A 15.5 gram sample of diphosphorous pentoxide contains how many grams of Phosphorous?

a) 13.5

b) 3.38

c) 1.69

d) 6.67

e) none of the above…

Ok… On this one I dont know whether to change my answer which was originally C cause I got 1.7 (— which would be rounded.. But then I was going over it with some of the other people in the class and they said that the answer was B, AND THEN yet again I went online and tried to look it up and it said that the answer would be D….?

and EVERYONE else that did it seemed like they knew what they were doing.. and since I don’t I can’t trust myself…. 🙁 Help!

5 Answers

  • Dr W
    1 month ago

    do it like this….

    diphosphorous pentoxide is P2O5

    from this periodic table


    the atomic mass of P is 30.97

    the atomic mass of O is 16.00

    so the mass of 1 P2O5 = 2×30.97 + 5×16.00 = 141.9

    and the mass of the P in P2O5 = 2 x 30.97 = 61.9

    so the fraction of P in P2O5 = 61.9 / 141.9


    15.5 g P2O5 x (61.9 g P / 141.9 g P2O5) = 6.76 g P

  • coulanges
    5 days ago

    Molar Mass Of Diphosphorus Pentoxide

  • Anonymous
    5 days ago

    (15.5g P_2 O_5) X (1mol P_2 O_5)/(2*31.0g + 5*16.0g P_2 O_5) X (2mol P)/(1mol P_2 O_5) X (31.0g P)/(1mol P) When you are given 15.5 grams of a molecule that has an empirical formula of 2 Phosphorus atoms and 5 Oxygen atoms, you must convert the mass into the number of molecules (in moles). Then from the number of molecules, you can find the number of phosphorus atoms by multiplying the ratio of phosphorus to diphosphorus pentaoxide molecules. Then convert the number of phosphorus atoms back into mass.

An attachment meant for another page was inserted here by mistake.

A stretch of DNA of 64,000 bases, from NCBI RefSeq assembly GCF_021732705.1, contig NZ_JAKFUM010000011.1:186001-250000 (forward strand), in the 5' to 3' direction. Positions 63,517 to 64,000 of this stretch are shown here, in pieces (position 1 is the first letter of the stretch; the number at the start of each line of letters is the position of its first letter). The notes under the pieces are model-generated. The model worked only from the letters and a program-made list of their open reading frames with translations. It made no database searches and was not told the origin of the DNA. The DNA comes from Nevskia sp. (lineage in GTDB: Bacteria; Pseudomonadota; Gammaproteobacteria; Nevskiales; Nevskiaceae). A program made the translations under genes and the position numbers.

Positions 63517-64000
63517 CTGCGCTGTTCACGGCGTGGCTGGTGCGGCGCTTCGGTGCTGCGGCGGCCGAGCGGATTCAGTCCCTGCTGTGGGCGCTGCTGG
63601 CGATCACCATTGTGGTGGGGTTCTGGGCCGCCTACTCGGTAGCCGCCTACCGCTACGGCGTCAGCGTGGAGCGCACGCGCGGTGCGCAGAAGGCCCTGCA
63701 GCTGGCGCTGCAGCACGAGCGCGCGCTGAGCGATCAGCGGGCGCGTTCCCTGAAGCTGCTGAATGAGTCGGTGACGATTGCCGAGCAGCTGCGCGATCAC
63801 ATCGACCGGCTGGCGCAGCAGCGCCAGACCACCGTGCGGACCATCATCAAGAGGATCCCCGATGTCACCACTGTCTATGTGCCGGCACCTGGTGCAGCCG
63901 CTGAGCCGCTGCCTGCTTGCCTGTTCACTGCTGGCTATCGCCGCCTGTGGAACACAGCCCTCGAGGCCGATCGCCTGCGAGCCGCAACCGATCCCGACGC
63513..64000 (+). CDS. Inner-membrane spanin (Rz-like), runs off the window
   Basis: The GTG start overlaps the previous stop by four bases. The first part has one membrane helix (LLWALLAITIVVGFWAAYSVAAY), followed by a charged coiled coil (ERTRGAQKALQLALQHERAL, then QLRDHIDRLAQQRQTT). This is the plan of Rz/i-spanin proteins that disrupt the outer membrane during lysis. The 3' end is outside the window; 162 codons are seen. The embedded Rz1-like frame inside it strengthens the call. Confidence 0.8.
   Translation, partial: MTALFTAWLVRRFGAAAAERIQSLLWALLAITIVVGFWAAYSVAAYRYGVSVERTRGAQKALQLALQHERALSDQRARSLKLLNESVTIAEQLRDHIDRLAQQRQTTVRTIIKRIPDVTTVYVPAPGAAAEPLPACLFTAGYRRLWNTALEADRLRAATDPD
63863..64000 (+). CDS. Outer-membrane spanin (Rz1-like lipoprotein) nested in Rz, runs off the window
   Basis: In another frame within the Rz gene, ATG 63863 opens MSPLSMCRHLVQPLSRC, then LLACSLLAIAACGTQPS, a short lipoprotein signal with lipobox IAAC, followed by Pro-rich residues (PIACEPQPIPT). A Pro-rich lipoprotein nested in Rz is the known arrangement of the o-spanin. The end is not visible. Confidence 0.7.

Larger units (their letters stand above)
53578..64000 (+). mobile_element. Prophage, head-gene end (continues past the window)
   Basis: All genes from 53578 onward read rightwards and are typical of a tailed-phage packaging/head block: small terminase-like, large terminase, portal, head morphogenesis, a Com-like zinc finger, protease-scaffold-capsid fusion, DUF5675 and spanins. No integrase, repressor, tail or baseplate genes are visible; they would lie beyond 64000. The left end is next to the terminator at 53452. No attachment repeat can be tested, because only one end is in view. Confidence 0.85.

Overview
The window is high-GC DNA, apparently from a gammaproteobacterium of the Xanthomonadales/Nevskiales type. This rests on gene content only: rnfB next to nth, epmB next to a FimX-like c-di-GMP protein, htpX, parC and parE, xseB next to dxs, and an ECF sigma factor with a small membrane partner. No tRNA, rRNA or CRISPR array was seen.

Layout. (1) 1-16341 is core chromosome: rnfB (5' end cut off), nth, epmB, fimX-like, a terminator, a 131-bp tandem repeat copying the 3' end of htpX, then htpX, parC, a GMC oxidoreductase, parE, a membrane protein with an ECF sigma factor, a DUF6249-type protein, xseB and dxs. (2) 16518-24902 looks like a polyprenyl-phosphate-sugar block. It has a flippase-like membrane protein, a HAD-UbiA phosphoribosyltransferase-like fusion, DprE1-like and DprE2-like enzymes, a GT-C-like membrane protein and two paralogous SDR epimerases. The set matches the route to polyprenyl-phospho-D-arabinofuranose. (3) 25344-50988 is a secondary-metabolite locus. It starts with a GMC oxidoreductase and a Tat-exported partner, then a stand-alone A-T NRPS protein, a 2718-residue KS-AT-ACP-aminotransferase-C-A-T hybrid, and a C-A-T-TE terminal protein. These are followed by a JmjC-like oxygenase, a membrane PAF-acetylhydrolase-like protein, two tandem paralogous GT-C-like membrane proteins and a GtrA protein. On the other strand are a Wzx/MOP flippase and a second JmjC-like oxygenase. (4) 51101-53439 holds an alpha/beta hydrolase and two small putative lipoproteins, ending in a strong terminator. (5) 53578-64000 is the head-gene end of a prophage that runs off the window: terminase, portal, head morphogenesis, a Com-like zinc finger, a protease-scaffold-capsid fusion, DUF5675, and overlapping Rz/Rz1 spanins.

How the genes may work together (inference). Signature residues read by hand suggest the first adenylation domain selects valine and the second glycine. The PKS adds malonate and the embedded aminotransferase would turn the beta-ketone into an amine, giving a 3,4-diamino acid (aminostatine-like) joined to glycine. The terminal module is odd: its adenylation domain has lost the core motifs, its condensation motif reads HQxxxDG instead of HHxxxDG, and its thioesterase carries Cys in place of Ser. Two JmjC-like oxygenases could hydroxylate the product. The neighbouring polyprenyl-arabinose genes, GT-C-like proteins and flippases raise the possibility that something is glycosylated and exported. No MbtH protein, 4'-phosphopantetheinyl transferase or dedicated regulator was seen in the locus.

• Simonizer1218
    1 month ago

    P2O5 has a molar mass of 283.9 gms/mole

    15.5 gms/283.9 gms/mole = 0.055 moles of P2O5

    Since there are 2 moles of P for each mole of P2O5 you have 2×0.055 moles of P = 0.11 moles of P

    Atomic mass of P is 31 gm/mole

    0.11 moles x 31 gms/mole = 3.41 gms of P.

    I did a fair bit of rounding, so it looks like the answer should be (b), 3.38 grams.

    NOTE: I used the atomic mass of 283.9 because that is for P4O10 which is the most common form of phosphorous pentoxide. If you use 142, for P2O5 you will get answer (d). This is why there is confusion

  • jacee
    1 month ago

    diphosphorous pentoxide is P2O5. You can figure out the molar mass, which is 142 g/mol. Figure out how many moles of this you have by dividing by the molar mass:

    15.5g * ( 1mole/142g)= .109 moles P2O5

    Since you have .109 moles P2O5, you have twice that many moles of phosphorus, because there’s 2 P’s in each molecule.

    So you have .218 moles phosphorus

    Figure out how many grams that is by multiplying by the molar mass of P:

    .218 moles * (31g/mole)= 6.77 grams P

    I guess that’s closest to D.

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